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Probing for Avalanche Victims

Probing offers the advantage of requiring simple equipment that can be operated by personnel with no previous training. Although the probers do not need previous training the search leader must be familiar with the technique to ensure proper execution of the probe line.

Probe Poles

Probe poles are rigid steel tubing approximately 3/4-inch in diameter and approximately 10 feet long is recommended for the primary probe pole. Longer poles are difficult to manage, especially in a high wind. Although this type of pole performs best, it is difficult to transport to the avalanche site because of its length and weight.

Each person operating in avalanche areas should carry folding sectional poles. These poles are similar to folding tent poles, but are stronger and are connected with cable instead of bungee cord. These poles should be carried on the outside of the pack for immediate access.

If no probing poles are available, initial probing attempts can be started using ski poles in one of two ways: the ski pole can be reversed, probing with the wrist strap down; or the basket can be removed so that the point is down (the preferred method), which allows the ski pole to penetrate the snow more easily.

Probe Lines

For the probing operation to be effective, probing lines must be orderly and properly spaced. To ensure systematic and orderly probing, the number of personnel per line should be limited. Twenty per line is satisfactory, while thirty is normally the upper limit. The number of probers in the line will be dictated by not only the width of the area to be probed but the number of personnel available. A string may be used to keep the probe lines aligned, but will require added time to maintain.

The probe line maintains a steady advance upslope. Advancing uphill automatically helps set the pace and permits easy probing to the full length of the probe. Probing does not come to a halt when a possible contact is made. The probe is left in contact and the line continues. A shovel crew follows up on the strike by digging down along the pole. Extra probes are carried by the shovel crew to replace those left in contact. Such a plan of operation is especially important when more than one victim is buried.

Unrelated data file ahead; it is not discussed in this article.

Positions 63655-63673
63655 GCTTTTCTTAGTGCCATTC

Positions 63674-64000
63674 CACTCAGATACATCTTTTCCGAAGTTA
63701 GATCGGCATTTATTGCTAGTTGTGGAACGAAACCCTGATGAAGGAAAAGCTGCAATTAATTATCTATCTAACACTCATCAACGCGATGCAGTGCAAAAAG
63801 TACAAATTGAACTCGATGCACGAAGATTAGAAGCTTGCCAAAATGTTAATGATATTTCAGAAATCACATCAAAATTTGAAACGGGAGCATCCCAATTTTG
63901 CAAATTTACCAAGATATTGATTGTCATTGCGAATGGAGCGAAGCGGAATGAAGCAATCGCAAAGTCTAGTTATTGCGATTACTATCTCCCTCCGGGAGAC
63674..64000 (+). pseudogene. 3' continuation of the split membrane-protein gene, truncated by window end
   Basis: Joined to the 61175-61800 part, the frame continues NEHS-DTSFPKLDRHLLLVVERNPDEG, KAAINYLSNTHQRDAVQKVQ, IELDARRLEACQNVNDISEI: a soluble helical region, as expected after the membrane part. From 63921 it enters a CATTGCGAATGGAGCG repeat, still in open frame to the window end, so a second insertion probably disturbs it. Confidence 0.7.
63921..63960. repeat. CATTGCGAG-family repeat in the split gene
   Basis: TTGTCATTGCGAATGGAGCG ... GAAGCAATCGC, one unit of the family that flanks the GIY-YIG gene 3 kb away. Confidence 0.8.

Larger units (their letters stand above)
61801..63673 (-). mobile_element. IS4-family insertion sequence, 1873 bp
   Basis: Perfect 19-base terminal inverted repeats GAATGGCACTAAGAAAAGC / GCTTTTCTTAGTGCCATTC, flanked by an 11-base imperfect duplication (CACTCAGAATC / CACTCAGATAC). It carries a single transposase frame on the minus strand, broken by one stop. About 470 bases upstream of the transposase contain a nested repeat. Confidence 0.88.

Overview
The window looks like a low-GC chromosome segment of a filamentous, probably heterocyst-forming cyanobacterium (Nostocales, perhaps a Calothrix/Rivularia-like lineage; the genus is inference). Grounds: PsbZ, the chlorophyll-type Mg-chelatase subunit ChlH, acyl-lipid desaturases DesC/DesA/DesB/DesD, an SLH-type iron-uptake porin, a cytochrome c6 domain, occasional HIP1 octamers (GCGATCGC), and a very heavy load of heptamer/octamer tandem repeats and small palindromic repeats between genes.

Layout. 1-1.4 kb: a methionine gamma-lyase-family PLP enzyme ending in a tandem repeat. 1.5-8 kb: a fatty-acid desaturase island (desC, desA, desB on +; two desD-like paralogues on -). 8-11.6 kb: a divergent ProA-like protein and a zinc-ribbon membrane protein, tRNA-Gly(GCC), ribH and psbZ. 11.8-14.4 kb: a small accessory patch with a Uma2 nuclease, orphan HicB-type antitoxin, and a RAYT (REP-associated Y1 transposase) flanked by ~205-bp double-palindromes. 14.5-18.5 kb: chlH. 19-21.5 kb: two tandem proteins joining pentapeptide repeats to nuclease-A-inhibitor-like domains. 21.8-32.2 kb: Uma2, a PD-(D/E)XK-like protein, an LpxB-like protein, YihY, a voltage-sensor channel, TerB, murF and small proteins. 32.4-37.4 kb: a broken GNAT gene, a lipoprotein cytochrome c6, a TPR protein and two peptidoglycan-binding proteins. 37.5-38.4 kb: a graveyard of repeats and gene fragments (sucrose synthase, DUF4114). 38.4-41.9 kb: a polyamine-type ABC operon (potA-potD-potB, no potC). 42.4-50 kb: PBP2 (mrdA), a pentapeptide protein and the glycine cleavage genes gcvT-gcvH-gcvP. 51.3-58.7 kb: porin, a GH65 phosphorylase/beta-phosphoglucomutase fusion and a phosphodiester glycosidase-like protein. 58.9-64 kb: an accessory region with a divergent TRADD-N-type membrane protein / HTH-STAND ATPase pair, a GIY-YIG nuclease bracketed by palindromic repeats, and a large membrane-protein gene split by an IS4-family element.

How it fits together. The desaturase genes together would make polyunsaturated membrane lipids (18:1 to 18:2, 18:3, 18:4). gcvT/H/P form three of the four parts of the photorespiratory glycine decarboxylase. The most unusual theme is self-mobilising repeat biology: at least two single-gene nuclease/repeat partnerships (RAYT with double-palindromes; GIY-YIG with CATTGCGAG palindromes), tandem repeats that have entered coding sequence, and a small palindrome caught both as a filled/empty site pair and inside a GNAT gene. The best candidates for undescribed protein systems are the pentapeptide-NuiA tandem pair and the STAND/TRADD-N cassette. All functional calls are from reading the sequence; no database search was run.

Striking a body gives a distinct feel to the probe, which is easily recognizable in soft snow but less recognizable in hard compacted snow. A common problem is encountering debris within the snow that can be mistaken for the victim. The only sure check is by digging.

Probing Techniques.

Two distinct probing methods are recognized: coarse probe and fine probe. As evidenced by their names, coarse probing implies a wider spacing of probe pole insertions with emphasis on speed. Fine probing involves close-spaced probing with emphasis on thoroughness. Coarse probing is used during initial phases of the search when live recovery is anticipated. Fine probing is the concluding measure, which almost guarantees finding the body. The coarse probe technique has a 70-percent chance of locating the victim on a given pass, while the fine probe has, essentially, a 100-percent chance of locating the body.

Coarse Probe

The coarse probe functions as follows:

  1. Probers are spaced along a line 30 inches center to center, with feet about 15 inches apart.
  2. A single probe pole insertion is made at the center of the straddle span.
  3. On command of the probe line commander, the group advances 20 inches and repeats the single probe.

Three commands are used for the complete sequence:

  • "UP PROBE."

By using these commands, the leader can maintain closer control of the advancing probe line. It is important that the commands be adjusted to a rhythm that enforces the maximum reasonable pace. A string may also be used along the probe line to keep the probers dressed, although this requires the use of two soldiers to control the string. Strict discipline and firm, clear commands are essential for efficient probing. The probers themselves work silently.

Fine Probe

The fine probe functions as follows:

  1. Probers are spaced the same as for the coarse probe. Each man probes in front of his left foot, then in the center of his straddled position, and finally in front of his right foot.
  2. On command, the line advances 1 foot and repeats the probing sequence. Each probe is made 10 inches from the adjacent one.

The commands for the fine probe are:

  • "UP PROBE."
  • "UP PROBE."
  • "UP PROBE."

Good discipline and coordinated probing is even more important in fine probing than with the coarse probe. Careless or irregular probing can negate the advantages of fine probing. Use of a string to align the probers is especially important with the fine probe. The three insertions are made along the line established by the string, which is then moved ahead 1 foot.

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